Last year, the Pew Religious Landscape Survey made a couple things clear: (1) On the whole, religion is very important to Americans. (2) Americans -- and especially Protestant Christians -- are not very committed to their denominations.
The survey's summary puts this succinctly:
If change in affiliation from one type of Protestantism to another is included, roughly 44 percent of adults have either switched religious affiliation, moved from being unaffiliated with any religion to being affiliated with a particular faith, or dropped any connection to a specific religious tradition altogether.
I think this trend may be related to the suspicion among many people about institutional religion in general. Over at EthicsDaily.com, one columnist has concluded that seminarians aren't interested in serving local congregations, because they're not innovative enough. Read the column here.
So I was interested to see that this postdenominational trend is apparent among Jews as well.
The Washington Post reports that some of the most devout young Jews are gathering in independent groups outside of synagogue settings.
Many of the young Jews say they prefer not to define themselves according to the large denominations that have traditionally divided Jewish worship life: Reform, the most liberal, Conservative and Orthodox, the most traditional. They say they see the partitions as artificially segregating their faith. Instead, they gather in Moishe Houses, a network of group houses where they live and organize worship and social gatherings; in an organization called Jews in the Woods, which meets in rural settings; and in independent minyanim, which is the plural of the word minyan. ["Minyan" means a group of at least 10 people who gather for prayer.]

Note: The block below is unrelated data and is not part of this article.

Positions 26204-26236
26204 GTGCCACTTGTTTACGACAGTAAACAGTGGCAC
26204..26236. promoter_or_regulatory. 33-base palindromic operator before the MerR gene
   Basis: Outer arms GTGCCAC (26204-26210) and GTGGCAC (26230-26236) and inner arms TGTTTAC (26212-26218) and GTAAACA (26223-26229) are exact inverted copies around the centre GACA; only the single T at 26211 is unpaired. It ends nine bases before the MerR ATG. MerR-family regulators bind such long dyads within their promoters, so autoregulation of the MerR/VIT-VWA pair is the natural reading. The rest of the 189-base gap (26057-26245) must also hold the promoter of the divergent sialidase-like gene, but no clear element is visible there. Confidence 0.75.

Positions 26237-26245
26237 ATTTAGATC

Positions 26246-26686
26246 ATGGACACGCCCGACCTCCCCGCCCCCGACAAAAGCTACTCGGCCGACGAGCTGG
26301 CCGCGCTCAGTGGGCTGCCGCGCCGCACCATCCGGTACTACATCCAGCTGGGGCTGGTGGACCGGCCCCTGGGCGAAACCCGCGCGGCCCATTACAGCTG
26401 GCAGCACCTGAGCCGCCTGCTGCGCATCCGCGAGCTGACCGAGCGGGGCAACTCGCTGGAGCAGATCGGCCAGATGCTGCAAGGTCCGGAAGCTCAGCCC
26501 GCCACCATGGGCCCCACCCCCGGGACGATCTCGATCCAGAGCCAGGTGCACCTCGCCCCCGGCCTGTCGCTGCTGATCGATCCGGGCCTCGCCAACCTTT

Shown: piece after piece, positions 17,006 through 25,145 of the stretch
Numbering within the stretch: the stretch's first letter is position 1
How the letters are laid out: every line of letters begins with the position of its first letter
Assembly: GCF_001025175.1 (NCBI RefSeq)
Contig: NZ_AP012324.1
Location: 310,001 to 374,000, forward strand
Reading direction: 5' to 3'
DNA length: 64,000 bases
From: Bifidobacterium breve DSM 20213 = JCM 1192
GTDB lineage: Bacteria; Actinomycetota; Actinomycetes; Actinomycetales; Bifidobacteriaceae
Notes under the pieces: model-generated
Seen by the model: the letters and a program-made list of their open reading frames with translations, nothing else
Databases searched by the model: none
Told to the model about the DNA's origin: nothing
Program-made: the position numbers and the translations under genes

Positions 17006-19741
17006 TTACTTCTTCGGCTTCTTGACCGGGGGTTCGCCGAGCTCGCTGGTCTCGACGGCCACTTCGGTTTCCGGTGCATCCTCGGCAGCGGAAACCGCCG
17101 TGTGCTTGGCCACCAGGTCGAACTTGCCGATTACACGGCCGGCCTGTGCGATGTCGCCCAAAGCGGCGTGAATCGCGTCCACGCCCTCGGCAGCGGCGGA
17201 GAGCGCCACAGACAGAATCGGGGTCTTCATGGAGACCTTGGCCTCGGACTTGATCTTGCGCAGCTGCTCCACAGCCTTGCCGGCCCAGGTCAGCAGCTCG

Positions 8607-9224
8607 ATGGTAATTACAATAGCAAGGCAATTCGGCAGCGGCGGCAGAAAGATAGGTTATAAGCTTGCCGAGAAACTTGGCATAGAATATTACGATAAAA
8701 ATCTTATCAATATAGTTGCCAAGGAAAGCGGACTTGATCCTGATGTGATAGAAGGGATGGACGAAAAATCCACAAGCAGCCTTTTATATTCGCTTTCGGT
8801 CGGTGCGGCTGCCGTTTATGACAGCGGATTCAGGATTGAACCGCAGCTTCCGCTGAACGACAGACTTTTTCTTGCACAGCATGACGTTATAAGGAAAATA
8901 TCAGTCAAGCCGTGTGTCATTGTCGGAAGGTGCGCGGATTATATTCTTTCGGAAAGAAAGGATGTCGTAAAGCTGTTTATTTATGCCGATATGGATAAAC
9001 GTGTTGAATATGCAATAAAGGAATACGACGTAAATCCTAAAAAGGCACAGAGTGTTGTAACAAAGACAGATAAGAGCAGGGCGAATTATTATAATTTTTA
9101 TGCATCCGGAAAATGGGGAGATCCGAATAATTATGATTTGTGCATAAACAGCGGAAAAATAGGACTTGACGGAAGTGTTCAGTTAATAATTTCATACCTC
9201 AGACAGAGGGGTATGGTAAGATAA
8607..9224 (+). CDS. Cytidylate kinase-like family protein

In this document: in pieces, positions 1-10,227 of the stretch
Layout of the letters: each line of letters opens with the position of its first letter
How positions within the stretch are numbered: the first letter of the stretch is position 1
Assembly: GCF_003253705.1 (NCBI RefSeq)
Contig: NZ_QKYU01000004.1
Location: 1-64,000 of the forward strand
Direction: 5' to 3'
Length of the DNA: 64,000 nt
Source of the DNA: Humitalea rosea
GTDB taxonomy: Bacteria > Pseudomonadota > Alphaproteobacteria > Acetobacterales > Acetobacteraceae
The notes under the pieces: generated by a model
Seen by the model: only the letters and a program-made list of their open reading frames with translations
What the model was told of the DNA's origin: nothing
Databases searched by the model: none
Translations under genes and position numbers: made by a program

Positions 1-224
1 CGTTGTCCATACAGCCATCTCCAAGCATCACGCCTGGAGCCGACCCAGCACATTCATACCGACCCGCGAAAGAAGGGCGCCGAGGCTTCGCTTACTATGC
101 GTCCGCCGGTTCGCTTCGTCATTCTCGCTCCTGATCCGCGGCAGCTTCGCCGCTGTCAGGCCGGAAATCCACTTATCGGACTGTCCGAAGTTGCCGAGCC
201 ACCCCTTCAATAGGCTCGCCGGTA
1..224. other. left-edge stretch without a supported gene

Mainstream Jewish leaders are taking notice. The established Conservative movement is now offering grants of up to $2,500 for independent minyanim that partner with an existing Conservative synagogue.
It's important for Americans who are interested in Christian theological education to see that the weakening of denominational life stretches across religious lines. People committed to Christian theological education, like their Jewish counterparts, want to see institutions thrive. And yet the newer, more vibrant congregations in both Christian and Jewish traditions often have a character that is less "institutional."
What does this mean for the future of theological education?
Read the entire Washington Post article here.